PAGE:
The Macro Diet For Weight Loss

Chris Park , On December 18, 2022


Confused about which diet is best for weight loss? Should you practice intermittent fasting, opt for a keto diet, a low carb diet or should you try the blood type diet? What works is very individual. Obtaining a calorie deficit can be done through both diet and exercise. Here is how to determine the best macronutrients for your weight loss goals.

What is a macro diet for weight loss?

A macro diet for weight loss follows nutrition and calories. A calorie is a unit of energy. In a macro diet you are calorie-counting and the time of day you consume your meals does not matter like in the intermittent fasting diet. To get started on a macro diet calculate your unique unique macro needs is by using a macro calculator to see how many calories you should consume per day.

What are the benefits of following a macro diet for weight loss?

In any weight loss diet, losing weight is possible as long as you stay in a consistent calorie deficit, so the number of calories you eat each day is below your total daily caloric energy expenditure. However, what you choose to eat can make the weight loss diet feel easier or harder. Also, the quality of your choices can impact body composition. To keep your muscle mass you want to lose weight following an anabolic process. Luckily, macronutrients solve a lot of these concerns all at once. Macros are your calories from food organized into nutrient groups: protein, fat, and carbs. Each group provides different health benefits and a different amount of calories (protein = 4 calories per gram, carbs = 4 calories per gram, and fat = 9 calories per gram).

What Is the Best Macro Ratio for Weight Loss?

Out of the three macros listed above (protein, carb, fat) each macro is used a differently by the body, and understanding how each supports your daily health and fitness needs is broken down below:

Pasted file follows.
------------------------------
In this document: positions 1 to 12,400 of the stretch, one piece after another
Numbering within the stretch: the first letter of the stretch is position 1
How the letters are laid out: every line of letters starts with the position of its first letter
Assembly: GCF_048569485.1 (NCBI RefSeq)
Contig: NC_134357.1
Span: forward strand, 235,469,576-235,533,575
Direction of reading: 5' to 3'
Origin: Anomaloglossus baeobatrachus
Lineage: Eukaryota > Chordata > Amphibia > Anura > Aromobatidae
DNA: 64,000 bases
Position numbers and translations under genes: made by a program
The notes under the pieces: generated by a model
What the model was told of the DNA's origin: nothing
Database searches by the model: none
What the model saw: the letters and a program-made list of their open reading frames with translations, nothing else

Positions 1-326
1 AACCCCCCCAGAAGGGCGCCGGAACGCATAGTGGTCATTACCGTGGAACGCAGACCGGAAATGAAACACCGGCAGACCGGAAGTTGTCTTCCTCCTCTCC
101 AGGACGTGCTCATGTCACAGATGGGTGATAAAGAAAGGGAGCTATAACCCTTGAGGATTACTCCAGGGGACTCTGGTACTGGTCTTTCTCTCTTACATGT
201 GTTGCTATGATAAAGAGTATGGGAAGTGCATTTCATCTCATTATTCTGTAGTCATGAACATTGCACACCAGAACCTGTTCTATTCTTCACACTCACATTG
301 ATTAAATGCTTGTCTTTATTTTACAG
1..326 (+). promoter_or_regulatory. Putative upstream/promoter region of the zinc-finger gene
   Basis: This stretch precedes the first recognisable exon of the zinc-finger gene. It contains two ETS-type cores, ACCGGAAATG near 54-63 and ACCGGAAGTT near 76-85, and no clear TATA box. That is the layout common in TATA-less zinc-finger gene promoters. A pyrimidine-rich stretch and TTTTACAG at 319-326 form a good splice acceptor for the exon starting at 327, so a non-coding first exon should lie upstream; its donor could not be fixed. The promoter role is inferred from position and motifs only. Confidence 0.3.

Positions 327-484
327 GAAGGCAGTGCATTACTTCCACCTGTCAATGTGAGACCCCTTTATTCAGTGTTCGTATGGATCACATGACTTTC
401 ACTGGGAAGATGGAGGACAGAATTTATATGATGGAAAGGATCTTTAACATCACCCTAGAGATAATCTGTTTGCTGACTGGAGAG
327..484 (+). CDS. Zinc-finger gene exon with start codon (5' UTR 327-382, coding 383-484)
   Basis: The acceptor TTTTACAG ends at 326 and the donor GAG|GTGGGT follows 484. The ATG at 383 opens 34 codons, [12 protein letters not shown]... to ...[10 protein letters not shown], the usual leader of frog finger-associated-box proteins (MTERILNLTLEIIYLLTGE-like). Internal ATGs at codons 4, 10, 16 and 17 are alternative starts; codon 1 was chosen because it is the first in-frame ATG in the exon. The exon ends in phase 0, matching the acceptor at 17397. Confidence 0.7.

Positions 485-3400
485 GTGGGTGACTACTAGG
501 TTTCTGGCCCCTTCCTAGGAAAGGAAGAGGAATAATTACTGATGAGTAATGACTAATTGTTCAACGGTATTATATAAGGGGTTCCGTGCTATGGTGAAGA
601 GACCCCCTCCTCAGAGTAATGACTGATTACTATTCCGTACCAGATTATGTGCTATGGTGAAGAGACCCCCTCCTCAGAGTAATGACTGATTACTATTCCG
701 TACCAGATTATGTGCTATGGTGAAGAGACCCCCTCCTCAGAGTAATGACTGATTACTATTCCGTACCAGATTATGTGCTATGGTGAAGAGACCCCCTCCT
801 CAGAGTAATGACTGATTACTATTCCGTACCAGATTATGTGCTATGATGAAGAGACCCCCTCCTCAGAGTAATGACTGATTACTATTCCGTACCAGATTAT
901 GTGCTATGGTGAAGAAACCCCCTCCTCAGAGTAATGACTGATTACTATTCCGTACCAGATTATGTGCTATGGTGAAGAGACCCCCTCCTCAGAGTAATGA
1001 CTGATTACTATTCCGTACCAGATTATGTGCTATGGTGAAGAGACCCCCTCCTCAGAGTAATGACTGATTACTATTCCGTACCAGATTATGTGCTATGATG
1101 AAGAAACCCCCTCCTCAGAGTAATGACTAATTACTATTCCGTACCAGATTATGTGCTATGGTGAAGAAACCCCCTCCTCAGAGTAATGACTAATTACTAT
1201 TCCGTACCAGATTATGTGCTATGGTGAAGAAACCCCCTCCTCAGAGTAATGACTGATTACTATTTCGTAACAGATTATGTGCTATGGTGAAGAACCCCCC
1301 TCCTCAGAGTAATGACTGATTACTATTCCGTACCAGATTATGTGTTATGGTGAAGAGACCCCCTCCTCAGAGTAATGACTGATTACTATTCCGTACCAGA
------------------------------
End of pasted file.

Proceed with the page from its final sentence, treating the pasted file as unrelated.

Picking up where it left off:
• Carbs are your preferred source of quick energy, and excess carbs can be stored in your muscles for fuel or as body fat.

  • Fat is your source of long-term energy, used as immediate fuel or stored as body fat.

  • Protein is the builder macro, used to build and maintain a majority of the cells throughout your body, including your DNA, bones, and muscle mass – any excess protein can be used as energy or stored as body fat.

When counting macros for weight loss counting your nutrients is only half of the equation. You also have to have a custom meal prep plan in place so you know how to portion out your foods to suit your needs. There are different methods in place to count your macros on a weight loss diet to enable portion control:

  1. Use a kitchen scale: This is by far the most precise method for determining your serving sizes. Using volume measurements (like cups, tablespoons, etc.) leaves room for error. Food weight scales are also incredibly easy to use and many come with automatic macro calculations built-in macro calculations. Just input the desired food code provided with the scale and weigh your portion.

  2. The exchange method: This method is based on a carb counting approach used by diabetics but it seamlessly applies to all macros and all diet types. Essentially, one portion (or exchange) of either a carb, fat, or protein equates to a certain amount of grams for that specific macro.